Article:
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Home > Culture and Society

The So Solid Crew ate my homework

17 September 2004

Recently Ken Livingstone commissioned a report into the poor performance of black kids at school. Basically the problem is this: 70 per cent of male African/Caribbean pupils leave school with fewer than five GCSEs at the 'top' grades of A to C. Considering you practically need a post-grad qualification to get a job collecting supermarket trolleys these days, this cannot be good.

Unsurprisingly, the report's findings were couched in extremely uncontroversial terms. The state system had failed to 'engage' black boys for a variety of reasons: black kids believed they'd been the victims of racism and stereotyping (note the noncommittal 'believed'), black history is being ignored, there aren't enough black teachers, there should be better mechanisms to report racism by teachers, etc.

Something's obviously going wrong, but some of these conclusions are rather questionable. When the report says that the system fails to engage with pupils, surely it means that (some) male black pupils have failed to engage with the system? Giving black history its proper place in the curriculum is the right thing to do, but it's only one subject. Most pupils - including academically successful ones - don't really 'engage' in the sense that they have a passion for learning. They're just better at getting their heads down and churning through the work. Hands up who likes quadratic equations... the processes causing drumlins to form... the saturation point of copper sulphate solution?

It's also hard to imagine that many teachers are racist. They may well have lower expectations of male black pupils, but do teachers ignore pupils who are reasonably willing to learn? Let's not forget about who we're talking about here: children. If you cast your mind back to being a child, you'll remember that you
were probably quite devious. Children are, by definition, immature, and will find any excuse for not doing what they should. If you're white, it's pretty hard to argue that racism made you fail GCSE French, but you may well claim that the teacher always 'hated' you - something that too many parents are only too happy to hear.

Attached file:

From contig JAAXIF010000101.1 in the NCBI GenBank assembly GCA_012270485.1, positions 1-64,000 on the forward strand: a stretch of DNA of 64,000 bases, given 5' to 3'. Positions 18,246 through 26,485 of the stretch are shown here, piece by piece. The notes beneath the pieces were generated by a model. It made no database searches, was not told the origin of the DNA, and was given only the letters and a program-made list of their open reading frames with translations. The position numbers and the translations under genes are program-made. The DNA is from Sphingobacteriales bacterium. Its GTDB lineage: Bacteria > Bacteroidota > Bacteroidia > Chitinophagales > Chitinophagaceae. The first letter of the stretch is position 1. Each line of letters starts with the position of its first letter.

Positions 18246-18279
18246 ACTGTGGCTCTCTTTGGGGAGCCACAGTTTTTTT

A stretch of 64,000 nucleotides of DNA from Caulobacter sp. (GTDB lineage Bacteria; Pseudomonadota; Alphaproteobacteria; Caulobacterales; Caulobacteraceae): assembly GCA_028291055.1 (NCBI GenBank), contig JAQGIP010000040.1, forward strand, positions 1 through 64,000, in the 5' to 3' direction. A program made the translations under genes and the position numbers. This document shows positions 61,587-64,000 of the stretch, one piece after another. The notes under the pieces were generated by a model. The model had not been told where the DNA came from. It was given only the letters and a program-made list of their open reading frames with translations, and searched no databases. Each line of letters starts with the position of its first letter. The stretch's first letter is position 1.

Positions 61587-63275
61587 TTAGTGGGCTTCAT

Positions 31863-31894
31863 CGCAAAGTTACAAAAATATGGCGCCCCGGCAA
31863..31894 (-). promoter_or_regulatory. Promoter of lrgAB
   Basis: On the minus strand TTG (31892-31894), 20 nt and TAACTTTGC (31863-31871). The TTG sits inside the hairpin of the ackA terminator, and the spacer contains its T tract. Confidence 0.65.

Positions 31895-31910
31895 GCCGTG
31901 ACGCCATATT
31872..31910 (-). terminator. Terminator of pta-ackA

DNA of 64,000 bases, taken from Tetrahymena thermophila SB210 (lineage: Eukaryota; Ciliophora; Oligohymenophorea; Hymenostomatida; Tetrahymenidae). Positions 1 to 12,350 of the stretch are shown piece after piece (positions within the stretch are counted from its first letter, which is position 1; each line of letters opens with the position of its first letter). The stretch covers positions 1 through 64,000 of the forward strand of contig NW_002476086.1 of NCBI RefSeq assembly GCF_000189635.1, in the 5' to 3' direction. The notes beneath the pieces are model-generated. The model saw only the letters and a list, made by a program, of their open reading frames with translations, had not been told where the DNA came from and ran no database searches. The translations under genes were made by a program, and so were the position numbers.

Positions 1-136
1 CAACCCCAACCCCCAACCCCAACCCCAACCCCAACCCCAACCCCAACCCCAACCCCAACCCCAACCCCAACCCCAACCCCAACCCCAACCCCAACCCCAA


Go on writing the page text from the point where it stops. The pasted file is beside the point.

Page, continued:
No shortage of pundits (black and white) were on hand to discuss the report. Most came to the shocking conclusions that Racism is Bad and Something Should Be Done. Several blamed 'rap' music, with the same solemnity as Lord Rees Mogg discussing Young People with Mick Jagger back in the 60s.

God, not this again. What quite a few commentators - black as well as white - appeared to be trying to say was:

A significant number of black youngsters have bought into an extremely negative urban culture based on machismo, glamorising criminality and being 'streetwise' rather than, um, 'bookwise'.

But the real culprit isn't So Solid Crew, it's earnestness. It's being so earnest that you think teaching black history is going to ignite a passion for learning in academically challenged pupils. And when it comes to 'rap' music, too many people, black and white, are too earnest to take it with a pinch of salt.

It pains us to say this, but Motley Crue are a good band, at least in their function as entertainers of people of certain (stunted) musical tastes. However, the strippers'n'Harleys fantasy concocted by Motley Crue is not real, unless you're Motley Crue (and even they're starting to look as though they might prefer a night in watching Heartbeat). Ditto punk and anarchy, Goth and death, Led Zep and Aleister Crowley and faeries and dragons and whatever other hippy/satanic twaddle they were into.

It's exactly the same with rap music and its variants - So Solid Crew reflect a sort of reality, but take it too seriously at your own peril. Unfortunately, right-wingers take acts like So Solid far too seriously, while too many liberals are loathe to criticise anyone who claims to be a voice of the underprivileged.

Perhaps what's oddest about the report and the pundits is the way they see everything in terms of black pupils being victims: victims of institutional racism (a very flexible concept), victims of not having enough role models, victims of the music they listen to.

We wouldn't for a second downplay the real racism that exists, or social problems like poverty that, overall, affect ethnic minorities more than the white population as a whole. But it seems that earnestness is getting in the way of just saying 'Look, the education system is flawed. But get what you can out of it. Get some decent qualifications or you could regret it later. And stop pretending to be 50 Cent, Colin.'

Earnestness is entirely appropriate if you're chatting to Maya Angelou about black cultural identity, but if some of the recommendations of the report are acted on, black teenage boys can look forward to their school lives becoming a nightmarish world of bland positivity. In fact, why not go the whole hog and try these measures...

- KRS-1 commissioned to replace gangsta rap with earnest tunes about the value of education: Fuck Da Last Minute Revision, Fear of a Place at Your Second Choice University, She Watch Channel Open University, etc.

- Black history relentlessly hammered home to black pupils. Black pupils suddenly realise that the Nubian empire, the Tuskegee airmen and Martin Luther King are just as dull as the Chartists, the Gold Standard and Winston Churchill when it comes to actually sitting down and writing essays.

- More black teachers drafted in as role models. Unfortunately, black pupils' motivation takes a further knock when teachers say things like: 'You think you've got it bad? In my day I had to do my homework while the SPG were kicking the door in!'

Comment on this article: letters@thefridaything.co.uk

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